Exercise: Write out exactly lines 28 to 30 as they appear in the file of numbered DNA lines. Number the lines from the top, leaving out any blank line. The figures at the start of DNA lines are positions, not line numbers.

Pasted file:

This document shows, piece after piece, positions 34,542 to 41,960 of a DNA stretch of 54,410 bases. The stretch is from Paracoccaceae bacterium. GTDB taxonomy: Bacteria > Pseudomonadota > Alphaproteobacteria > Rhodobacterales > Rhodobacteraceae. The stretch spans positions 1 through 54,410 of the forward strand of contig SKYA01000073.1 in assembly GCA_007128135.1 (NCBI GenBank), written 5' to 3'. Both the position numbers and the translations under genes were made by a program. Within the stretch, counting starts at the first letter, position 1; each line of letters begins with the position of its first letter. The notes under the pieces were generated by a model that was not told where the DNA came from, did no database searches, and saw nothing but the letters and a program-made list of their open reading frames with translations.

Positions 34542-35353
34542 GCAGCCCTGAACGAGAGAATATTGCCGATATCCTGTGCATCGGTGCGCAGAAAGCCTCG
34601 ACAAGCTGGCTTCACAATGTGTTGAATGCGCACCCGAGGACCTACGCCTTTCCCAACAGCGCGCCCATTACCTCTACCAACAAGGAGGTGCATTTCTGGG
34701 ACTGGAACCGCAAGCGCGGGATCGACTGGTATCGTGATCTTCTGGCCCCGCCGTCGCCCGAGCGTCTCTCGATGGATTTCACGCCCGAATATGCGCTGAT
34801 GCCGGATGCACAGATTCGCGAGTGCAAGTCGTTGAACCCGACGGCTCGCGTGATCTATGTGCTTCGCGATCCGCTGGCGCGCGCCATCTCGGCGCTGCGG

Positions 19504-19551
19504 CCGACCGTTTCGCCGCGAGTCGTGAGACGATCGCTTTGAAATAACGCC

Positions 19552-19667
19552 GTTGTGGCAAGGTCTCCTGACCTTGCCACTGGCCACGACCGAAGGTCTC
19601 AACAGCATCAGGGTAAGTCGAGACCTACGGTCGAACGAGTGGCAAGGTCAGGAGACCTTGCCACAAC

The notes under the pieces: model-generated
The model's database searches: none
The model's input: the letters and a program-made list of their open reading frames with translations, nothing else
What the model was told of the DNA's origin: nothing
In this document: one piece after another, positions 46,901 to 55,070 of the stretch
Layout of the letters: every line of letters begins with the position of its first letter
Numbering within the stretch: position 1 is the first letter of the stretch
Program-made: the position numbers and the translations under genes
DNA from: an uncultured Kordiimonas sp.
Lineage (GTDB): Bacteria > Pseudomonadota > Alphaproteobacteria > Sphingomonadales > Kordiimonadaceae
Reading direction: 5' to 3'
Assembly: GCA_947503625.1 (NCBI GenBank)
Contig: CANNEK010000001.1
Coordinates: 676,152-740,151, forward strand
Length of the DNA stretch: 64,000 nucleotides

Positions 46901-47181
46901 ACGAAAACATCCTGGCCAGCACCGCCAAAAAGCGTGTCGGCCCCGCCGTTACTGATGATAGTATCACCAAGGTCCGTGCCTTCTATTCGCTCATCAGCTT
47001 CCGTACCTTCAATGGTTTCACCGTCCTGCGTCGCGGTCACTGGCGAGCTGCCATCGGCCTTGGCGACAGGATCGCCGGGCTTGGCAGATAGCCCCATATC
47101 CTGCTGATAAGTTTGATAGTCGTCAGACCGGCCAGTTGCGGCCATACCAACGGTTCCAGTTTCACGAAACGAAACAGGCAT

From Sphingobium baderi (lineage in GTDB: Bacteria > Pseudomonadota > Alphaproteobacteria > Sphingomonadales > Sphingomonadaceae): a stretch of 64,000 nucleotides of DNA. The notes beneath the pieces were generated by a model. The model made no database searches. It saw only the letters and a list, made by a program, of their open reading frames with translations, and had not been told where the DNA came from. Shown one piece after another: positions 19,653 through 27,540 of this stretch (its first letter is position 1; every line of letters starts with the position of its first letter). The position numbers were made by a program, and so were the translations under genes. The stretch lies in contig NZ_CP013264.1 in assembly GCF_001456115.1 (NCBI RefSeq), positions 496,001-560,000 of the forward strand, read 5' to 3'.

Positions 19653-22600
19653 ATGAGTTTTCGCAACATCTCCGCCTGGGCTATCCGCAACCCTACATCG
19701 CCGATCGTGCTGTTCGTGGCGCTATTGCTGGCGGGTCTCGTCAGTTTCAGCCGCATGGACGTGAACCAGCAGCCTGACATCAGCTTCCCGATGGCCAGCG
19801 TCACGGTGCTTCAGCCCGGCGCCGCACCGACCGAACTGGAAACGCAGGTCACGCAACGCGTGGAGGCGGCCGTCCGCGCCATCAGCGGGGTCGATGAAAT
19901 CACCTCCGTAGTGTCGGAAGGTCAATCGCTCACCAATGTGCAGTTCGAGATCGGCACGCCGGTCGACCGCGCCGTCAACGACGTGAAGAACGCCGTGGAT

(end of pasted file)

46901 ACGAAAACATCCTGGCCAGCACCGCCAAAAAGCGTGTCGGCCCCGCCGTTACTGATGATAGTATCACCAAGGTCCGTGCCTTCTATTCGCTCATCAGCTT
47001 CCGTACCTTCAATGGTTTCACCGTCCTGCGTCGCGGTCACTGGCGAGCTGCCATCGGCCTTGGCGACAGGATCGCCGGGCTTGGCAGATAGCCCCATATC
47101 CTGCTGATAAGTTTGATAGTCGTCAGACCGGCCAGTTGCGGCCATACCAACGGTTCCAGTTTCACGAAACGAAACAGGCAT